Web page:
Moderator's Comments - Posted 21 May 2015

Maxine and I returned to Australia on Tuesday after eight weeks overseas.

We were five weeks in the UK, first at the Word Alive convention.  This is like the Easter convention for the UK, this year held in North Wales.   Word Alive has a solid commitment to expository ministry, each day started with sermons from Romans and the day ended in week one on Matthew and in week two on the book of Revelation.  

We then travelled to St Andrew the Great, Church of England in the middle of Cambridge.  I spoke on the Sunday following their evangelistic mission.  As a result of the mission, 40 people joined a group for new converts or seekers.   

Then on to St Helen’s Bishopgate, in London, what a blessing is this church to the city of London, the Word of God is declared at every opportunity, the ministry is persistently evangelistic with a strong emphasis on Bible study groups and one to one ministry.  

Both these churches are very well led, a reminder that leadership is key.  The failure of the church, like Israel, is usually due to a failure of leadership.

You can access the excellent sermons and resources at both the churches through their websites: and  

We then spent six days in Singapore where a group of like-minded pastors, Presbyterian, Baptist, Brethren and independent church planters have developed a strong network promoting Bblical ministry, this is called Project Timothy.  Pastors’ seminars were held in the mornings on preaching Acts and at night, public meetings were held at which Acts was preached (see

Finally we spent two weeks in Malaysia.  The Klang Valley Bible Conference committee will launch its Centre of Expository Preaching next July and this visit was to conduct pastors’ preaching seminars on Romans, Acts and discipling, in preparation for next year’s launch. will give you a taste of the strategic work being done in Malaysia.

While we were away I was represented at the opening of the building for the Dili congregation of the Evangelical Presbyterian Church of Timor Leste by Kevin Murray.  I am looking forward to speaking at a teaching week at this church next May.

I was represented by David Burge at the Governor General’s visit to the Allowah Presbyterian Children’s Hospital.   This invitation was given by the former manager of Allowah, the entrepreneurial Colin Llewellyn, who was present for the visit.  What an impressive initiative this hospital is and Sir Peter and Lady Cosgrove were enthusiastic visitors and all were encouraged by Sir Peter’s speech.   It is gratifying to have such a fine Vice Regal couple who show obvious interest in the work of the church.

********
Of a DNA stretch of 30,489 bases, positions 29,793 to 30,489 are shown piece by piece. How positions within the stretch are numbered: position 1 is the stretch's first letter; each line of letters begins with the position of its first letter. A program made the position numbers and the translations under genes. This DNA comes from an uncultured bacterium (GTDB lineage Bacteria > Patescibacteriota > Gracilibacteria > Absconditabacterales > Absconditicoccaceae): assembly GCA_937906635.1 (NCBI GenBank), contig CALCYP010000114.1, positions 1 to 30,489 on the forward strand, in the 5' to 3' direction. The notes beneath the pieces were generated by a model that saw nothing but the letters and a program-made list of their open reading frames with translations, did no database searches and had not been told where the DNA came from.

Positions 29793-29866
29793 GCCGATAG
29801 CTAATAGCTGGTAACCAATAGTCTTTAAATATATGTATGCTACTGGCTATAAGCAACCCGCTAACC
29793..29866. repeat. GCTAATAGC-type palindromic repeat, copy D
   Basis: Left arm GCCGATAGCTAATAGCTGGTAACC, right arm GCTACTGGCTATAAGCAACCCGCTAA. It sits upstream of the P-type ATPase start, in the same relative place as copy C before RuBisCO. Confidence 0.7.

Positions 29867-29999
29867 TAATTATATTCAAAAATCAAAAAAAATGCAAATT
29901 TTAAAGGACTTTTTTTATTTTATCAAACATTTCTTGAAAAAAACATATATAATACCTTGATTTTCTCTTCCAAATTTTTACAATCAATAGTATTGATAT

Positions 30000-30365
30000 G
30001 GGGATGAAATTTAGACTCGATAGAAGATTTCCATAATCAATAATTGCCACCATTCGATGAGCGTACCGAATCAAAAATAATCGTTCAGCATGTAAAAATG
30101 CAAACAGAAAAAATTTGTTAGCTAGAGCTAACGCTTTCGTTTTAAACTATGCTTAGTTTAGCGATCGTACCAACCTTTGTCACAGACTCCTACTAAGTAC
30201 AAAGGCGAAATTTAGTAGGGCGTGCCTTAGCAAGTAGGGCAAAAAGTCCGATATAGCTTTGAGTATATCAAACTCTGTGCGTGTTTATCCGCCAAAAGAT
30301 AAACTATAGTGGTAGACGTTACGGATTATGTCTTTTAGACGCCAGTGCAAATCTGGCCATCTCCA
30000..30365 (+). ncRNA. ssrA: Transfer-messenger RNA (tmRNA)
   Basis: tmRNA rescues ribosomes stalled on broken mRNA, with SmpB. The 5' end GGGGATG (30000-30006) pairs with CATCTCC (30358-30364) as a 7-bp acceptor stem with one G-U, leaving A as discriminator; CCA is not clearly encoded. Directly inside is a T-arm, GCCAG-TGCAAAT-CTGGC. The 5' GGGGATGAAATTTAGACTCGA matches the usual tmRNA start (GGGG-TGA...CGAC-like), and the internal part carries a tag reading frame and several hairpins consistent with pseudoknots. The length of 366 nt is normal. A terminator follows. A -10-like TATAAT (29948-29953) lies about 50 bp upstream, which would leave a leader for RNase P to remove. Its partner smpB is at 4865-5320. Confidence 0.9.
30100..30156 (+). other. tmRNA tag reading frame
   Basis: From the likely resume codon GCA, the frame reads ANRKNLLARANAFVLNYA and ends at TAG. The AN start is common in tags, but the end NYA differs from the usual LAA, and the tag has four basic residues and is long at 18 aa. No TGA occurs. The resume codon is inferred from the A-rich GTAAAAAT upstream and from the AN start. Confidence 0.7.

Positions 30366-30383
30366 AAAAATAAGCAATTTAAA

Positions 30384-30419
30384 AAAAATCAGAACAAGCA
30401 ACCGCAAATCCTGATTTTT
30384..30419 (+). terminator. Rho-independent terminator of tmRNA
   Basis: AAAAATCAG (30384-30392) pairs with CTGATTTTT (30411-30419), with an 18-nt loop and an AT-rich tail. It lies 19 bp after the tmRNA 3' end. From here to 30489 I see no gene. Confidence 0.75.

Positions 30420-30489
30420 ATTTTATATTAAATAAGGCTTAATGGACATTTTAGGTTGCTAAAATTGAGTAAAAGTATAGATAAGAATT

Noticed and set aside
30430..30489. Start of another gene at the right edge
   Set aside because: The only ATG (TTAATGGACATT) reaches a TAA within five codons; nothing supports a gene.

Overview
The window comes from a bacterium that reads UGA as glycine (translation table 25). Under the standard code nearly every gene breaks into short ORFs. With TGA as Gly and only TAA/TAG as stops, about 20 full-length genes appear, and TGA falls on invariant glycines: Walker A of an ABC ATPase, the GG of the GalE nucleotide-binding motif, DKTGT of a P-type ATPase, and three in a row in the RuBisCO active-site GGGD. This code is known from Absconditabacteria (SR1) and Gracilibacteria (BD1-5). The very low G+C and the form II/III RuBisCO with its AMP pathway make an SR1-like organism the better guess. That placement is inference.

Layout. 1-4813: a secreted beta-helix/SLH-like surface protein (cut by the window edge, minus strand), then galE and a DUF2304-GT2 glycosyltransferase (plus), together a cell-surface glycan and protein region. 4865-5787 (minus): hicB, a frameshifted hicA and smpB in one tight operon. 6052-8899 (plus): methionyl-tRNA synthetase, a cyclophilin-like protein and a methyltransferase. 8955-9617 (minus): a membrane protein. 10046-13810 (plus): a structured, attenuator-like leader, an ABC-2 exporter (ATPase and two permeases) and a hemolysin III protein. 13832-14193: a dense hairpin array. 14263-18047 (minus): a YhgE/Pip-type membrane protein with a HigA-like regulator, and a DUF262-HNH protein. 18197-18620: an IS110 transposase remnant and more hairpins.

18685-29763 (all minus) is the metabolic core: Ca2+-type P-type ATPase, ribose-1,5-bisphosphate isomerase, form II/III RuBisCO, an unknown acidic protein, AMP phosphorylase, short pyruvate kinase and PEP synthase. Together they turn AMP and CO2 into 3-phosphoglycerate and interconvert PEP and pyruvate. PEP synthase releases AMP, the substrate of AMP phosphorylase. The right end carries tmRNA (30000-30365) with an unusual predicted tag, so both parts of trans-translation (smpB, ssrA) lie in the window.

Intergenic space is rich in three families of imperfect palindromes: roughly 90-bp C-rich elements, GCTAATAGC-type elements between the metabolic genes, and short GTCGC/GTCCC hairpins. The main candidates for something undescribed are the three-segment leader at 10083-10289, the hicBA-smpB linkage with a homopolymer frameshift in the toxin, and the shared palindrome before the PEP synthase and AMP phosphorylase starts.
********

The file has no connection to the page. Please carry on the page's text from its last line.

That brings me to Scotland.  Each year I am invited to attend the General Assembly of the Church of Scotland in May.  This last Assembly voted 309 to 182 in favour of allowing those in same sex civil partnerships to be called as ministers and deacons of the church.  The outgoing Moderator, Very Rev John Chalmers, is reported as saying, “there’s something else we have to learn as a church and that is the power of harmony …. it’s time to play for the team”.  There are many issues which are disputable, that we can have different convictions about, and yet still be in fellowship, but this surely is not one of them.

Just as the reformation was about more than the indulgence issue, so the malaise of the Church of Scotland is wider and deeper than this one issue.  The majority has rejected the authority of God Himself in admitting to Christian ministry those living in such relationships.

Seeing it as a “team harmony” issue is nonsense, a more accurate analogy would be that the body of Christ has separated itself from the head, the branch from the vine or the building of God from its foundation.

I recognise that faithful congregations have left the Church of Scotland and that others have remained and opposed such abuse of the Word of God, but I see no point in symbolically representing the Presbyterian Church of Australia at such an Assembly, when the basis of our fellowship, the Lordship of the risen Lord Jesus Christ, is so disregarded.  

At the conclusion of that warmest of chapters, Romans 16, Paul appeals to the believers at Rome to avoid those who “create obstacles contrary to the doctrine that you have been taught” (Romans 16:17).

Thus, harmony and unity are vital, but never at the cost of truth.  We are called to speak the truth in love.  

The sad direction of the Church of Scotland is yet another example of that which is popular and approved in the world, is always in danger of becoming popular and approved in the church.  

The concern of our denomination for unity in fellowship with truth is seen in our recent active participation with like-minded believers at the World Reformed Fellowship international meetings ( along with 67 other denominations and 145 organisations.

Our mother church has tragically left the family home.

David Cook